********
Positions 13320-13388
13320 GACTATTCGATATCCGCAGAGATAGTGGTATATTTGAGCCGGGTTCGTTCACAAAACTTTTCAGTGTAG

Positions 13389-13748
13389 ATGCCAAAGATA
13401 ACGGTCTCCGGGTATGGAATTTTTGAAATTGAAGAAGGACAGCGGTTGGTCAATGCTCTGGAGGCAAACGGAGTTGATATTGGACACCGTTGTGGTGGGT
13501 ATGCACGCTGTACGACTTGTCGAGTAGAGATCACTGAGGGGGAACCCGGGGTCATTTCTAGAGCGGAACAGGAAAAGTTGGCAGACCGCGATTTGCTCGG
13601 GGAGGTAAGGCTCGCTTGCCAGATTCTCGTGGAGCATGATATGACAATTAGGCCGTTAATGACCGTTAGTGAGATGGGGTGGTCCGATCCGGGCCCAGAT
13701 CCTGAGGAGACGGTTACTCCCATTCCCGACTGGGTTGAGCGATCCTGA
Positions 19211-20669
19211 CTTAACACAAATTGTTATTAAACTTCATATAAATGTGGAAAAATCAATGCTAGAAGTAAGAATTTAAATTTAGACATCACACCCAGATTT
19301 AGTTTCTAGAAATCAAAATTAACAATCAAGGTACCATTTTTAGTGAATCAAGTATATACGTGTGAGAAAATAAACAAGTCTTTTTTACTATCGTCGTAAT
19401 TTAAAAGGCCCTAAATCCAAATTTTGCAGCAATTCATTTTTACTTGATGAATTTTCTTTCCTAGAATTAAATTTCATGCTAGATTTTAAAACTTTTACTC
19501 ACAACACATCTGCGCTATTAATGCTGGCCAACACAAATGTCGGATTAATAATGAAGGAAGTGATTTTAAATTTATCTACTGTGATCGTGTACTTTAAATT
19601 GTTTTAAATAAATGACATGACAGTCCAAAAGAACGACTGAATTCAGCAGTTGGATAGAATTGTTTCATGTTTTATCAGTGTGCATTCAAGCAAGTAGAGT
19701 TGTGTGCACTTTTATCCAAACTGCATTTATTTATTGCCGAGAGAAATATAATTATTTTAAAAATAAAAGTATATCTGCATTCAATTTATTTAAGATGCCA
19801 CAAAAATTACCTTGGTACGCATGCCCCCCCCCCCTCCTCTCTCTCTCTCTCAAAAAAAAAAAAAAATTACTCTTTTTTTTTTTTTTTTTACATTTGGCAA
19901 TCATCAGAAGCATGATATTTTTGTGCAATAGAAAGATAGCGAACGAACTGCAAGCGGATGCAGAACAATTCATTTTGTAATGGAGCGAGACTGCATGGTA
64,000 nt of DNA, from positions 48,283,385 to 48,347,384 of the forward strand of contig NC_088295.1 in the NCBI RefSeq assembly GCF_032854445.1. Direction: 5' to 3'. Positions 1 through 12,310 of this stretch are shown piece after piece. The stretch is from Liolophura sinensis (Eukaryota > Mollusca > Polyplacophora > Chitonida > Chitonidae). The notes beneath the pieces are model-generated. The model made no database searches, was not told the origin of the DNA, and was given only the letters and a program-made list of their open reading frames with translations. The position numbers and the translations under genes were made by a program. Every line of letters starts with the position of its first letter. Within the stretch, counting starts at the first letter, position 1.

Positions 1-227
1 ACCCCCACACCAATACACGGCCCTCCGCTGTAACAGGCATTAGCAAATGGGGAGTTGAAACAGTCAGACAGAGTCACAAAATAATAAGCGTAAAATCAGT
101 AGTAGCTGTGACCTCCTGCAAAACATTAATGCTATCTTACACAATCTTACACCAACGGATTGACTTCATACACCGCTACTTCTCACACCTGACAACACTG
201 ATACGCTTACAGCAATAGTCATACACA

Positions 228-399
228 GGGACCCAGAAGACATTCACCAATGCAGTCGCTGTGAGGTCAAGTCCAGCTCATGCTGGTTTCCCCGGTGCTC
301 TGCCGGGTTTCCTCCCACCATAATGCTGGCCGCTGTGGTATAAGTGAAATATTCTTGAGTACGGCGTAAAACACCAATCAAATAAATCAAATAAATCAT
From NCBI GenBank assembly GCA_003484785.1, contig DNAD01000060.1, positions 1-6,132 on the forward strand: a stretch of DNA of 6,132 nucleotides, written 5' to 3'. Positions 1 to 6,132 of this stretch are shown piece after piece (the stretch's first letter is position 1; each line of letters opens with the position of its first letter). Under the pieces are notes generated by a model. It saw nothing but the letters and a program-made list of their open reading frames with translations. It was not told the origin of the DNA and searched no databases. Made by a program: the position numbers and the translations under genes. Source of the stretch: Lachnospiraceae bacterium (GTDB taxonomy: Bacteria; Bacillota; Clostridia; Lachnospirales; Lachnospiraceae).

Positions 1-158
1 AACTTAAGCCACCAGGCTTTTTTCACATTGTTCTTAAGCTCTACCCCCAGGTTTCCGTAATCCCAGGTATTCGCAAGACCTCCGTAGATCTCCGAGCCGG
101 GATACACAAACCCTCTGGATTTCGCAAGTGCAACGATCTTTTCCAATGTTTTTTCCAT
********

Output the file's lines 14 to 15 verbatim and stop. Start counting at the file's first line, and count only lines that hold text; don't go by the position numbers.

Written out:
19601 GTTTTAAATAAATGACATGACAGTCCAAAAGAACGACTGAATTCAGCAGTTGGATAGAATTGTTTCATGTTTTATCAGTGTGCATTCAAGCAAGTAGAGT
19701 TGTGTGCACTTTTATCCAAACTGCATTTATTTATTGCCGAGAGAAATATAATTATTTTAAAAATAAAAGTATATCTGCATTCAATTTATTTAAGATGCCA